Free Essays
1301 words (3.7 pages)

Essay on Short Story, The Shawl, By Cynthia Ozick

- The year is 1942. Nearly the entire Eastern Hemisphere is fighting the worst war in history: World War II. However, something far more atrocious is happening behind the battle lines. Millions of Jews are being captured, tortured, and slaughtered in concentration camps throughout Germany. During what will later become known as the Holocaust, nearly eleven million people will be murdered in the hands of the Nazis (Blumberg). Many of those who survived this atrocity experienced symptoms of PTSD and other mental disorders resulting from the Holocaust....   [tags: World War II, Nazi Germany, Cynthia Ozick]

Research Papers
720 words (2.1 pages)

The Function of the Shawl in Ozick's The Shawl Essay

- The Function of the Shawl in Ozick’s “The Shawl” Suffering becomes a way of life for Magda, Stella and Rosa, as they struggle to survive during the Holocaust. During these trying times, some cling to ideals and dreams, while others find unusual vessels of hope – like the shawl – to perdure in their austere living conditions. Although the shawl becomes a source of conflict between Magda, Stella and Rosa in this narrative, it also serves as a pivotal force and a motivational factor. In Ozick’s “The Shawl”, a small wrap allows its owners to triumph over the adversities of a concentration camp, the “magic shawl” comforts, nourishes, protects and prolongs life....   [tags: Cynthia Ozick]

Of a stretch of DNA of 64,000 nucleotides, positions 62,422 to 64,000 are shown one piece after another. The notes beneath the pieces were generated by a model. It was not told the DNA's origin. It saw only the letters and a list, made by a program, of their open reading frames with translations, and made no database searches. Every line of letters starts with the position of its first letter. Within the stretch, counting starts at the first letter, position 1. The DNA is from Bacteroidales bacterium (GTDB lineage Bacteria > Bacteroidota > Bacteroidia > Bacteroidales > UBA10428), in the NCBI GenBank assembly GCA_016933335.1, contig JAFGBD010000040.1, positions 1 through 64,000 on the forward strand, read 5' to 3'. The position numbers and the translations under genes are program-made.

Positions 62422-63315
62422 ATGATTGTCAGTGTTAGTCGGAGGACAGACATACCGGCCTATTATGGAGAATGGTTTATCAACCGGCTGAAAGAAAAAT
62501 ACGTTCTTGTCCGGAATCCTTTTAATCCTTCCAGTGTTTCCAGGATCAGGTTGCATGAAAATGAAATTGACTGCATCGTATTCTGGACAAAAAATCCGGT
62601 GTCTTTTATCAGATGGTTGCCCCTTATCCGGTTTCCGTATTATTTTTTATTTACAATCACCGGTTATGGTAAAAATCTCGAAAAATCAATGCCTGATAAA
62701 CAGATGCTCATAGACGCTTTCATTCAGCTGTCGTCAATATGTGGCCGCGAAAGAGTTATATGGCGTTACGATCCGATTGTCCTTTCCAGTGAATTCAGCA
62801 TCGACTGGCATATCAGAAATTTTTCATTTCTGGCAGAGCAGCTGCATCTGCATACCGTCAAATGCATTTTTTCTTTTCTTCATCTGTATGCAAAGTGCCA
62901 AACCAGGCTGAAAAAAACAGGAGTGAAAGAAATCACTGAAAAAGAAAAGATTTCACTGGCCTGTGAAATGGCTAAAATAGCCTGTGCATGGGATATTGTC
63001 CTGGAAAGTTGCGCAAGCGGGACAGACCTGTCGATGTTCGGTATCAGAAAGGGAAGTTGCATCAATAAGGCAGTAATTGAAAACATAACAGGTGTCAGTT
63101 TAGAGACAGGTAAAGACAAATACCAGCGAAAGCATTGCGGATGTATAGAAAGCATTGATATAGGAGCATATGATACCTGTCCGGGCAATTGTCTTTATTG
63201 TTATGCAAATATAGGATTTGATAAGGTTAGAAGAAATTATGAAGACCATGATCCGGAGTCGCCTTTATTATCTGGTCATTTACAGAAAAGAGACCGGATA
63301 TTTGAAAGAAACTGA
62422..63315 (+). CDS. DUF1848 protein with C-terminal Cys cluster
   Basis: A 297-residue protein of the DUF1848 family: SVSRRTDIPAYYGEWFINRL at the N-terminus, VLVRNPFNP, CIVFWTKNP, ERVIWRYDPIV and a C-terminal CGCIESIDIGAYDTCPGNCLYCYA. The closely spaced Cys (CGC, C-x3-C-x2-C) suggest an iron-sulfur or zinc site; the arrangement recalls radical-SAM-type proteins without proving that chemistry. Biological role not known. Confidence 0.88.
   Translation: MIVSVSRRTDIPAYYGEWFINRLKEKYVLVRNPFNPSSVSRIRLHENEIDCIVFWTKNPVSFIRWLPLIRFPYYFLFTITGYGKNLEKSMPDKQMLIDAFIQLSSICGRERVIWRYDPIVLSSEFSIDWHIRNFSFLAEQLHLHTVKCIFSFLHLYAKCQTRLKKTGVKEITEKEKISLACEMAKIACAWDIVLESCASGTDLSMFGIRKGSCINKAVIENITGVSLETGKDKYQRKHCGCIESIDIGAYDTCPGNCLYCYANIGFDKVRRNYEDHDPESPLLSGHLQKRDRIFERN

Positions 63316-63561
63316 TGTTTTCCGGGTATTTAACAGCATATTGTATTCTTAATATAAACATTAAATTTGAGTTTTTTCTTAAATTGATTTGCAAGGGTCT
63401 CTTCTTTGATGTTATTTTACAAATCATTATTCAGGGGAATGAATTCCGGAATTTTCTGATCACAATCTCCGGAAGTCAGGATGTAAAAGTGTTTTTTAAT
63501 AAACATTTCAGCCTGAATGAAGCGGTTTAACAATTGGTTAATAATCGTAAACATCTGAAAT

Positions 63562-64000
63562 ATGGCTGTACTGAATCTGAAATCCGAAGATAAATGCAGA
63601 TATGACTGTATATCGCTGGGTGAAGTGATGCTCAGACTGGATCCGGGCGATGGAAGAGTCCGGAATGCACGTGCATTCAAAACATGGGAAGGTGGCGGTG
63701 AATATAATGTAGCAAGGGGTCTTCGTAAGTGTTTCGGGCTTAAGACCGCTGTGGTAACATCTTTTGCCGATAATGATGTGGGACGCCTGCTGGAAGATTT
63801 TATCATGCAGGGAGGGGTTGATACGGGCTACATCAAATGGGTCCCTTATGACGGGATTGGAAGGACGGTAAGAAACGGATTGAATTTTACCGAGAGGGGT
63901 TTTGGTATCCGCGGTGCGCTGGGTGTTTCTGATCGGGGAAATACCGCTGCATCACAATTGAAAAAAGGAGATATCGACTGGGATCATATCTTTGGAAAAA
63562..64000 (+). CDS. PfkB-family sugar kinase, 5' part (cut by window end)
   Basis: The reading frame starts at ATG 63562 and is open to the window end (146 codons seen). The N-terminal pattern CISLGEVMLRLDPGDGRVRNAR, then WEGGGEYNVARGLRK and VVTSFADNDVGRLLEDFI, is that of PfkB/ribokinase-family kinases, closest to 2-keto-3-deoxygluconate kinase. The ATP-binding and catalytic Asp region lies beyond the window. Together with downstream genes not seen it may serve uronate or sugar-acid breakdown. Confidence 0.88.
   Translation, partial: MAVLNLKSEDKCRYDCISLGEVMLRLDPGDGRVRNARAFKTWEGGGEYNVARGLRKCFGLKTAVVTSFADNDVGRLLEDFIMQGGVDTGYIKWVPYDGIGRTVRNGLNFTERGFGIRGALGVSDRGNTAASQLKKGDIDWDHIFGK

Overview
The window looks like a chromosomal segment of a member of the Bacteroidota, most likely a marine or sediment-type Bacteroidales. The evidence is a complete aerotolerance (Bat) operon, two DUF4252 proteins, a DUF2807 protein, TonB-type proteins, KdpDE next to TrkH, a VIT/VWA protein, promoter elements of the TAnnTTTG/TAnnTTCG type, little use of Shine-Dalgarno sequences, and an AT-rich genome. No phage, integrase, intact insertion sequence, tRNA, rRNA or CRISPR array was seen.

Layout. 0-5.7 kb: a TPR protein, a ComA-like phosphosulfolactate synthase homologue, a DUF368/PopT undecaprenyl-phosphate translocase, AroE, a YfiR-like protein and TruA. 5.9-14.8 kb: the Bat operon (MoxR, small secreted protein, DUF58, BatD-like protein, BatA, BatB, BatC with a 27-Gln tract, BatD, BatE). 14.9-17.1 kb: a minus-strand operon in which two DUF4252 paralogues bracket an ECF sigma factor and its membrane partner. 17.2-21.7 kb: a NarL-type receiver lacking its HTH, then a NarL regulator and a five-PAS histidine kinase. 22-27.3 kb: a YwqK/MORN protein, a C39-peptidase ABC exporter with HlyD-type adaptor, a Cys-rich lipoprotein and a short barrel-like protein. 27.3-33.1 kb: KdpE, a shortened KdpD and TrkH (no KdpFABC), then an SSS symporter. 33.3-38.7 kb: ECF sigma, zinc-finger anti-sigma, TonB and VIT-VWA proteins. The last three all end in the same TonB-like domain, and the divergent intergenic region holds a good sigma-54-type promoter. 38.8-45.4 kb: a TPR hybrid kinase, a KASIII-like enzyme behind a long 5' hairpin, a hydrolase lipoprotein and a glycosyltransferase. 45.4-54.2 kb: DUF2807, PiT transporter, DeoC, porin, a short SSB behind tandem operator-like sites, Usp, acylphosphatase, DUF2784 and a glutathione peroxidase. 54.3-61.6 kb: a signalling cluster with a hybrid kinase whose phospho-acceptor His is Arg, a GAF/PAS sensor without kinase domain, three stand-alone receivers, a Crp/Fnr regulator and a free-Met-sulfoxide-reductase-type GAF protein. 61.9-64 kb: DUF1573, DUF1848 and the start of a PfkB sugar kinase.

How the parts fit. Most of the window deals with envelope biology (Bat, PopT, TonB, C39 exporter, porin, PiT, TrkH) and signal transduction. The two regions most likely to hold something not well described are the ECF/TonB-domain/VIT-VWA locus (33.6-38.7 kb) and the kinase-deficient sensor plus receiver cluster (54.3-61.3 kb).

Research Papers
1105 words (3.2 pages)

Essay about Cynthia Ozick

- Cynthia Ozick Cynthia Ozick was an American short story writer, novelist, essayist, poet, and translator. She considers herself an American Jewish writer. Cynthia Ozick was a writer of fiction and non-fiction, but did not bloom her career until she was 32 years old. Her literary hero was Henry James. After Cynthia Ozick finished graduate school, she would read for hours. She tried to read all the books that she never read before. She tried to learn everything she could from the books that she read....   [tags: essays papers]

Free Essays
1039 words (3 pages)

Essay on The Novel ' The Red Convertible ' By Tim O ' Brien And The Shawl

- It is evident that the occurrence of war throughout history has made a lasting impression on soldiers and civilians alike. This has been expressed over the years through different works of literature. The cost of war to the individual is illustrated in “The Red Convertible” by Louise Erdrich, “The Things They Carried” by Tim O’Brien, and “The Shawl” by Cynthia Ozick because each story shows some element of mental, emotional, and physical toll. “The Red Convertible” is one example of literature that gives realistic examples of the impacts war can have on an individual....   [tags: English-language films, Emotion, The Reader]

Research Papers
1103 words (3.2 pages)

Comparing the Use of Setting in The Shawl and The Portable Phonograph Essay

- Use of Setting in "The Shawl" and "The Portable Phonograph"              In literature, setting is often used to enhance or develop characters, provide realism, and create a mood or atmosphere for a story (Roberts 256). Two short stories, "The Shawl" by Cynthia Ozick and Walter Van Tillburg Clark’s "The Portable Phonograph" explore victims of war in the vivid settings that the authors have created. Although both works are vague as to geographic setting and place in time, the authors’ detailed descriptions of the character’s surroundings envelop the reader and lend an air of authenticity to the tales (Kauvar 180)....   [tags: comparison compare contrast essays]

Research Papers
857 words (2.4 pages)

Surviving Life and One’s Conscience Essay